If there is demand, I will write a more complete English version

SAP Inside Track Rio de Janeiro is over, and when you didn't join us IRL or online, you missed quite an event. We had sessions about the importance of University Alliance and what are the benefits for universities, students and SAP. We had a special guest from Germany talking about Neo - thank you Matthias for taking the time to explain to Rio, Brazil and Latin America what we can expect from Neo. The demo at the end showcasing Neo and the new HTML5 UI was really spetacular.

Other sessions covered SAP HANA, the short to mid term strategy and the different use cases. Nota Fiscal eletronica (NF-e) was also covered by one of the forum moderators and topic leaders: Fernando da Rós. He gave some details into the solution, if you know him from the forums, you can only imagine how much he can share at an event.

The second part of the SIT was dedicated to hands-on:

- Agile in development, tools and possible ways to start going agile: Scrumworks, Sonar, Jenkins, jMeter, myLyn. Considering SAP Portal or Neo development, that are some tools you should know for creating better applications.

- HTML5 and how to consume a Gateway REST service in an iPad HTML5 app. Live coding, and it worked. Great session from Marlo and Ronildo.

- Real world application done by Gonow for a customer showed how to realize an iPad applicatoin (native) that consumes SAP data.

--== see English version below ==--

25.11.2011. Este é a data para o primeiro SAP Inside Track no Rio de Janeiro. A agenda está completa e o evento  só tem sessões impressionantes. É impossível de destacar uma sessão:

  • Introdução a University Alliance (UA) de Sergei. Talvez vai ter um UA aqui no Rio?
  • NetWeaver Neo. Direto de SAP TechEd, ainda em Beta (sob convite), a nova plataforma on-demand Java da SAP. Matthias vai explicar melhor essa tecnologia (em inglês).
  • HANA. Não somente uma sessão sobre o que HANA é, mas sim também uma sessão hands-on de 45 minutos mostrando HANA em um sistema real.
  • NF-e. Essa é a solução SAP qual você tem que entender como um profisional SAP no Brasil. O Fernando, bem conhecido no forum e um dos topic leaders no SCN é um expert reconhecido sobre NF-e.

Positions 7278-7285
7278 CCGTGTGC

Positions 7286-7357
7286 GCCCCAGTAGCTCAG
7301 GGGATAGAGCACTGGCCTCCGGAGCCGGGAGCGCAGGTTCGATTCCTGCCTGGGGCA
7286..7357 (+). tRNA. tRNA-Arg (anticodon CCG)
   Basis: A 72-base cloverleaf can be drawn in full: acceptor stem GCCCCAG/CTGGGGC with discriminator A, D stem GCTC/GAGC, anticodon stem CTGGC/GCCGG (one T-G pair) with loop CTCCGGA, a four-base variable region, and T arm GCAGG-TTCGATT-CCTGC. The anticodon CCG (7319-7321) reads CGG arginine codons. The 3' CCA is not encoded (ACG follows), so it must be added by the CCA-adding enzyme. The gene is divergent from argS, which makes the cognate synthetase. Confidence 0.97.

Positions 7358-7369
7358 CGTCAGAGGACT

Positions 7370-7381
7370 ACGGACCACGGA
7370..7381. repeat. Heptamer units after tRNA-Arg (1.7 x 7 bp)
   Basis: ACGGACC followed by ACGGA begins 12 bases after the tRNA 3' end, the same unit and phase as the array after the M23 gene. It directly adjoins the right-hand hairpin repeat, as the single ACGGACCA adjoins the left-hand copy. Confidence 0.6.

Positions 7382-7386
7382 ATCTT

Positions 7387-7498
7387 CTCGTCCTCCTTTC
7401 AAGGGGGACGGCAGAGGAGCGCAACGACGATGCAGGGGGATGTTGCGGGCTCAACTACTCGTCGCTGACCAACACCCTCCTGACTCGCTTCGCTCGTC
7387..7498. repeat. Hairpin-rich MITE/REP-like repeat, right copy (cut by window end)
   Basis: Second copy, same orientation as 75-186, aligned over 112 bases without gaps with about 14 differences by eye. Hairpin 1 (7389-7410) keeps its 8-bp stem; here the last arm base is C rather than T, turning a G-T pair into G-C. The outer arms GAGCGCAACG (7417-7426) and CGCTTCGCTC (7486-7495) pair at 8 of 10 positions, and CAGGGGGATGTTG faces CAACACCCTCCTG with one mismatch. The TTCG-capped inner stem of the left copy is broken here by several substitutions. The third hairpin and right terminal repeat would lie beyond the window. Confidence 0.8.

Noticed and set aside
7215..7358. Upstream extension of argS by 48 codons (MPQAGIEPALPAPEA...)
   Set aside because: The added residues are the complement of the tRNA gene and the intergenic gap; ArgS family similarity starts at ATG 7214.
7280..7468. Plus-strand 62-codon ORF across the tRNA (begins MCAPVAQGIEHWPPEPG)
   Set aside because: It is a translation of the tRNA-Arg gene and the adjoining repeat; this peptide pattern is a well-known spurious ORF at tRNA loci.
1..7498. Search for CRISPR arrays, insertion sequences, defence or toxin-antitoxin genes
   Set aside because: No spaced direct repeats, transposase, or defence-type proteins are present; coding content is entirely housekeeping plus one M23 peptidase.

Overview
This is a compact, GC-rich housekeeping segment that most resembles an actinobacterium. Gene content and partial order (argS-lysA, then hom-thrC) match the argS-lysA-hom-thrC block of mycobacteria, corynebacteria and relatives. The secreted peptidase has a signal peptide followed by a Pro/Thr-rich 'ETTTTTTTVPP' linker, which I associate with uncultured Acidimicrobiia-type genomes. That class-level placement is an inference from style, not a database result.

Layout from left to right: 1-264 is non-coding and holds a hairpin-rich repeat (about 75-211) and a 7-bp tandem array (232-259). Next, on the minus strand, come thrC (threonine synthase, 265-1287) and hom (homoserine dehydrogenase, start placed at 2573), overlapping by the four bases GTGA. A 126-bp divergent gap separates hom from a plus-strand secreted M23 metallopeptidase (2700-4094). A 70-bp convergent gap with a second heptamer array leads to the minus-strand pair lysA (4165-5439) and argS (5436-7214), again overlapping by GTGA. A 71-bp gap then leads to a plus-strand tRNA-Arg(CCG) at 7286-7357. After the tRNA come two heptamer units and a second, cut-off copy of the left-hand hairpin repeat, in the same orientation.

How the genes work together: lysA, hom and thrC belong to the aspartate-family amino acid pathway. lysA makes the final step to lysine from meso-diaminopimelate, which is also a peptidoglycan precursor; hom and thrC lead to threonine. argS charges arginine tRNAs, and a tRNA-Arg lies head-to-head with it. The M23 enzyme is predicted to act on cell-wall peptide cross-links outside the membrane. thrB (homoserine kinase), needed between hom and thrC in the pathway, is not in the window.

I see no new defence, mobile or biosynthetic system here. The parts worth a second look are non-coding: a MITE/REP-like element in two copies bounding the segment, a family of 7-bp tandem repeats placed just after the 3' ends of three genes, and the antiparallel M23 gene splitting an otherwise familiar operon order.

• Com todo mundo falando sobre REST e Gateway agora é a vez de mostrar como consumir um serviço REST criado pelo Gateway pela uma aplicação iPad.
  • As outras sessões você também não pode perder: descobre quais ferramentas você pode usar n fase de desenvolvimento e melhorar a qualidade da solução e um exemplo de um caso real de mobilizar SAP no iPad.

Não importa a sua área, seja ABAP, Java, funcional, cliente ou consultant. O evento está oferecendo muito para você. Além disso, conta com a presença de dois SAP Mentors e de topic leaders do SCN. Por exemplo: quem quer tirar dúvidas sobre o SAP Portal pode entrar em contato comigo durante o evento. É uma ótima oportunidade de fazer rede e aumentar a sua visibilidade como um profisional SAP.

Ainda tem tempo para se registrar. Clique aqui e registre-se hoje!

Local do evento: PUC Rio de Janeiro, Av. Marechal Cámara, 186, 7. andar

Impressões do local



A sala


Siga-nos no Twitter: @sitbrazil 
Twitter hashtags : #sitrj or #sapinsidetrackriodejaneiro
Evento no Linkedin: SITRJ no Linkedin


SAP Mentor Initiative

Equipe SIT Brasil (sapinsidetrackbrazil@gmail.com)


Gonow Tecnologia

--== English version ==--

25.11.2011. That`s the date for the first ever SAP InsideTrack at Rio de Janeiro. The agenda is complete and the event only offers great sessions. It’s impossible to highlight a session:

  • An introduction to University Alliance (UA) from Sergei. Who kows, maybe we will have a UA here in Rio de Janeiro?
  • NetWeaver Neo. Fresh from TechEd, only in closed beta, the new Java on-demand platform from SAP. Matthias will give more details on this exciting technology.
  • HANA. Not only a session about what HANA is, there will even be a 45 minutes hands-on on a real HANA system.
  • NF-e. That`s a solution you have to deal with when working in Brazil. See what one of the topic leaders of the NF-e SCN forum and recognized expert has to say about it.
  • Everybody is talking about Gateway and REST and finally here you can experience how to consume a Gateway REST service in a mobile application.
  • The other sessions are also part of the you cannot miss them category: what tools you should use when developing applications and a real world application of SAP on an iPad.

Excited and want to join the event? Use this form to register.

Location  PUC Rio de Janeiro, Av. Marechal Cámara, 186, 7. andar